DEMERS, LOUIS (baptized Jean), Roman Catholic priest, Recollet, superior, and architect; b. 30 Dec. 1732 in Saint-Nicolas (Quebec), son of Louis Demers and Thérèse Gagnon; d. 2 Sept. 1813 in Montreal, Lower Canada.
Jean Demers, who took the name Louis when he made his profession as a Recollet, was ordained priest on 24 Sept. 1757, only a few years before the British government forbad the Recollets in Canada to recruit new members. Following the conquest Father Louis, like others of his order, turned to the parish ministry. He was prompted by his need for a livelihood and also by goodwill towards the secular clergy, whose numbers diminished after 1760. He served at Saint-Michel, near Quebec, from 1760 to 1761, Saint-Charles (at Saint-Charles-des-Grondines) from 1762 to 1764, and La Nativité-de-Notre-Dame (at Bécancour) from 1764 to 1767.
In 1767 Father Louis was appointed parish priest of Saint-Pierre-les-Becquets, where he remained until 1789; at the same time he ministered to the seigneuries of Deschaillons, until 1789, and Gentilly, from 1767 to 1774 and from 1779 to 1789. At Saint-Pierre-les-Becquets, he had a presbytery and a mill built, but on occasion he seems to have overstepped his pastoral mandate. Some people complained to Bishop Briand* that he took the liberty of drawing up contracts. Briand was annoyed and called on him in 1774 to refrain from such activity, stating explicitly, “That is forbidden.” With the help of master mason Antoine Maillou, Father Louis also became a builder of churches. Although he was probably less famous as an architect than his nephew, Abbé Jérôme Demers*, would be, he was responsible for the second church at Sainte-Anne-de-la-Pérade (La Pérade), which was completed in 1771, and the first church for the parish of Saint Édouard (at Gentilly), which was built in 1781–87. The construction of the latter led to a dispute in 1773 between Briand and the parishioners who disapproved of the site that the bishop had chosen for the future church. Briand suspected Father Louis of being in league with the “rebels” and forbad him to give them the sacraments.
In 1789 Father Louis, who according to Bishop Hubert* was “an excellent religious, full of love and zeal for the faith,” was named superior of his order’s monastery in Montreal. Suggestions that he pursued architectural activities there and that he showed some talent as a painter have not yet been substantiated. In Montreal he shared the preoccupations and labours of the secular clergy. From 1792 he was attached as chaplain to the militia headquarters in the city of Montreal, but he appears to have devoted himself primarily to ministering to the sick. Indeed, 50 years after his death people still spoke of his charity and of the miraculous power of his ointments and plasters.
By 1791 the Recollet order in Canada had only five members left. With the passing of the years its extinction became inevitable. Hubert’s decree of secularization on 14 Sept. 1796, which affected all those who had made their profession since 1784, destroyed the community’s hope of surviving. Father Louis, who was anxious about the fate of the few remaining Recollets, received assurances from the government in August 1798 that they would not be disturbed in their ministry. He had, however, to resign himself to liquidating the community’s chattels. In 1811 he sold the retable (housing the altar) and tabernacle from the Recollet church to the parish of Saint-Grégoire-le-Grand, near Nicolet, which has preserved them. In 1813 he gave the remaining goods to the churchwardens of Notre-Dame in Montreal, the Sulpicians, and the nuns of the Congregation of Notre-Dame.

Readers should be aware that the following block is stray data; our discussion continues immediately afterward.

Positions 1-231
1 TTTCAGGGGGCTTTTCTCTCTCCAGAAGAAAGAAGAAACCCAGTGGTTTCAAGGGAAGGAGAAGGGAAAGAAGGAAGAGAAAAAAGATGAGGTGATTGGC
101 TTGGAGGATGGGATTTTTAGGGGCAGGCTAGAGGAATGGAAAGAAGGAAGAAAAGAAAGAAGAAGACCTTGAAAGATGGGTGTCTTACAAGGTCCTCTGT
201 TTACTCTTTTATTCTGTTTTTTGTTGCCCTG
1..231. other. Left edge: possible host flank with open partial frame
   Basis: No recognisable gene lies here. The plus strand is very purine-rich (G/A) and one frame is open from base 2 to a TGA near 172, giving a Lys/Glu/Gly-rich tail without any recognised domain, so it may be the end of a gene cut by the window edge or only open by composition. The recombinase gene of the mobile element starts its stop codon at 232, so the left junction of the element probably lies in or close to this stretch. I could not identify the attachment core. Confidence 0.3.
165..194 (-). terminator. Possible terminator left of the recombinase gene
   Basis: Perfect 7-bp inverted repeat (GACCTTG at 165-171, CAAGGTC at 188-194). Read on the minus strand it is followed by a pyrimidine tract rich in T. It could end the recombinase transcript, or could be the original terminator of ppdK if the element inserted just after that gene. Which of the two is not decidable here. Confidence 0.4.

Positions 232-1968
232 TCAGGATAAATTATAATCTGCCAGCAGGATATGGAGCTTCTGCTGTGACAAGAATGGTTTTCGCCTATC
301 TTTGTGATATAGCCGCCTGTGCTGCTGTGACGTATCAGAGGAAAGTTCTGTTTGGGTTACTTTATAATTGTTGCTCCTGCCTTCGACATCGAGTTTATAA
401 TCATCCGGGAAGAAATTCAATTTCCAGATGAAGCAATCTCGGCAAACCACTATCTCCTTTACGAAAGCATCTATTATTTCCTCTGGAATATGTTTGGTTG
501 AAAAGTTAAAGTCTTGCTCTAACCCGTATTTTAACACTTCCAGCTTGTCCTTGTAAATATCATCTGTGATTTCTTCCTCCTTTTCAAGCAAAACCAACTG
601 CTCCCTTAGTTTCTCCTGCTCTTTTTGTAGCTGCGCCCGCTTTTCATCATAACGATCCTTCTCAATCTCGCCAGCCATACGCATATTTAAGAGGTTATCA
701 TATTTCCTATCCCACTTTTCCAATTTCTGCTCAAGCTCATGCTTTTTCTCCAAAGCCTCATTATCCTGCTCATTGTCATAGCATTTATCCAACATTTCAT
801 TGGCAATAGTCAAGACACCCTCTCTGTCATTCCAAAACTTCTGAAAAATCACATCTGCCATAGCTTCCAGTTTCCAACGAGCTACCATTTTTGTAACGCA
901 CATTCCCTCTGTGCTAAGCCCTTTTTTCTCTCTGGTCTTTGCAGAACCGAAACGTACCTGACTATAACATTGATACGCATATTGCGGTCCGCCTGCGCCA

Father Louis spent his last years with his brother, who had joined the order under the name of Brother Alexis, in the house next to the Recollet church in Montreal, where one of their nieces looked after them. With his death on 2 Sept. 1813 at the Hôpital Général, the last Recollet priest in Canada was gone; he was buried two days later in Notre-Dame church, among the priests from the Séminaire de Saint-Sulpice. Almost immediately the British government seized the Recollets’ property in Montreal.
AP, Notre-Dame de Montréal, Reg. des baptêmes, mariages et sépultures, 4 sept. 1813; Saint-Édouard (Gentilly), Cahier des délibérations de la fabrique, 1784–1930: 7–10, 14; Saint-Nicolas, Reg. des baptêmes, mariages et sépultures, 1er janv. 1733. Arch. de l’évêché de Nicolet (Nicolet, Qué.), Carton Saint-Édouard de Gentilly, 1752–1939, no.2, 13, 21 juill. 1773; no.5, 21 août 1773; Carton Saint-Pierre-les-Becquets, 1766–1886, no.1, 11 juill. 1766; no.3, 10 janv. 1774. Arch. des franciscains (Montréal), Notes de O.-M. Jouve. Le séminaire de Québec (Provost), 459. Allaire, Dictionnaire, 1: 153. Tanguay, Dictionnaire, 3: 527. Jean Belisle, “Le mythe récollet: l’ensemble de Montréal” (thèse de ma, univ. de Montréal, 1974). Marcel Deshaies, Ma paroisse: Bécancour (s. 1., 1977). Lucien Dubois, Histoire de la paroisse de Gentilly (s.l., 1935), 93. Mariette Fréchette-Pineau, “L’église de Saint-Grégoire de Nicolet (1802)” (thèse de ma, univ. de Montréal, 1970), 55–56. O.-M. Jouve, Les franciscains et le Canada: aux Trois-Rivières (Paris, 1934), 302–5. Hormidas Magnan, La paroisse de Saint-Nicolas: la famille Pâquet et les familles alliées (Québec, 1918), 25–26. Morisset, Coup d’œil sur les arts, 52. Luc Noppen, Les églises du Québec (1600–1850) (Québec, 1977), 232. É.-T. Paquet, Fragments de l’histoire religieuse et civile de la paroisse Saint-Nicolas (Lévis, Qué., 1894). Marcelle Rivard, Gentilly, 1676–1976 (s.1., 1976), 41. J.-E. Roy, Hist. de Lauzon, 1: viii. Trudel, L’Église canadienne, 1: 98, 123–25, 219, 351, 353, 360; 2: 184–85, 192, 199, 213–14, 426; Le Régime militaire dans le gouvernement des Trois-Rivières 1760–1764 (Trois-Rivières, Qué., 1952), 153. Charles Trudelle, Le frère Louis (Lévis, 1898), 22. S. Lesage, “Les récollets en Canada,” Rev. canadienne, 4 (1867): 303–18.